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Rebuilt Sichuan town struggling 10 years after earthquake

Failure of tourism projects leaves Yingxiu looking for a role

A woman leaves flowers at the collapsed Xuankou Middle School in Yingxiu. (Photo by Yang Junzhe)

YINGXIU, China -- Nestled in misty green mountains, the small town of Yingxiu is made up of handsome stone buildings that house numerous restaurants and guesthouses (59 and 67 at the last official count). Chinese national flags flutter from every balcony and signpost in the main street -- spots that in other towns would be reserved for advertising.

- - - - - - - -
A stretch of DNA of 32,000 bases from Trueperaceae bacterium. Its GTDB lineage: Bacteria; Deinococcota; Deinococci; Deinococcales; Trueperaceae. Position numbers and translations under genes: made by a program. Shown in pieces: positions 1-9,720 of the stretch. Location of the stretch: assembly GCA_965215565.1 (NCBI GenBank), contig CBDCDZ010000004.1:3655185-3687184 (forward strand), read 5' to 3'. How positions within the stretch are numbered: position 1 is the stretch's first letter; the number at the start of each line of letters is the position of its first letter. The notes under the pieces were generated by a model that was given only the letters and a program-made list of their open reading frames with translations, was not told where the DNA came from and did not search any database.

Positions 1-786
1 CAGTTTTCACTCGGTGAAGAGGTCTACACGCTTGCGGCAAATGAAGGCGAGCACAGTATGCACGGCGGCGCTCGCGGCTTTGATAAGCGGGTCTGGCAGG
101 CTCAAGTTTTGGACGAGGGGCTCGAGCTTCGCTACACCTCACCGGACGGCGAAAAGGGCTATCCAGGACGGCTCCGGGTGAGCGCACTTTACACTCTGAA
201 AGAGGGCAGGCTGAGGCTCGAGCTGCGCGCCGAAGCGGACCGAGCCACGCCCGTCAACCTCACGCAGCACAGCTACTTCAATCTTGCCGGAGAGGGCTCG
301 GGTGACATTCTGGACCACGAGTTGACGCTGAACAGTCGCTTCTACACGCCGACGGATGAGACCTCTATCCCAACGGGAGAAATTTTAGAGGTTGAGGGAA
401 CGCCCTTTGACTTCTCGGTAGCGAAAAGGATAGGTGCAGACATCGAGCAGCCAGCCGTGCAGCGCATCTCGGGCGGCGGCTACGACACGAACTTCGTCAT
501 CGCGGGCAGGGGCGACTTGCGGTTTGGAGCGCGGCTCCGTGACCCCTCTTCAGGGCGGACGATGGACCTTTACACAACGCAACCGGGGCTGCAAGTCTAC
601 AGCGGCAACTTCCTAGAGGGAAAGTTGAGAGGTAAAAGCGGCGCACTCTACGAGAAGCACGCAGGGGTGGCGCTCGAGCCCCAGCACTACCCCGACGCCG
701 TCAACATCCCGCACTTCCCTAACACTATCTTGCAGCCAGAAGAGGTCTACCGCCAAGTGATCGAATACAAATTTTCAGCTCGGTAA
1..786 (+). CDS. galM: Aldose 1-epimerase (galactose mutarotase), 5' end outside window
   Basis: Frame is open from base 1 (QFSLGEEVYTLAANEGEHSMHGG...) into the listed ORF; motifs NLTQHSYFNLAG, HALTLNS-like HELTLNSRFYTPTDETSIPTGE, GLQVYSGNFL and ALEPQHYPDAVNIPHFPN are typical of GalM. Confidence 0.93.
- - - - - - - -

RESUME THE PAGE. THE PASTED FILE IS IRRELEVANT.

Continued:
But the town is eerily quiet. At first glance, Yingxiu could be taken for a newly constructed resort town, empty as it waits for the start of its first season. In fact, the town in its current form has existed since 2010, following reconstruction after Sichuan Province was hit on May 12, 2008 by a magnitude 8.0 earthquake that left 90,000 people dead, 375,000 injured and 4.8 million displaced.

In Yingxiu, close to the epicenter, 5,462 people died, 80% of the town was destroyed and the main building of the collapsed Xuankou Middle School, listing like a sinking ship, became one of the disaster's most memorable images.

Before the earthquake, Yingxiu's economy depended on agriculture and small industry. Power plants, pharmaceutical factories and other industrial facilities supported local and migrant workers, while the verdant hills above were dotted with villages and farms. As well as hitting industry, the earthquake and its aftershocks and landslides destroyed what little land there was for farming.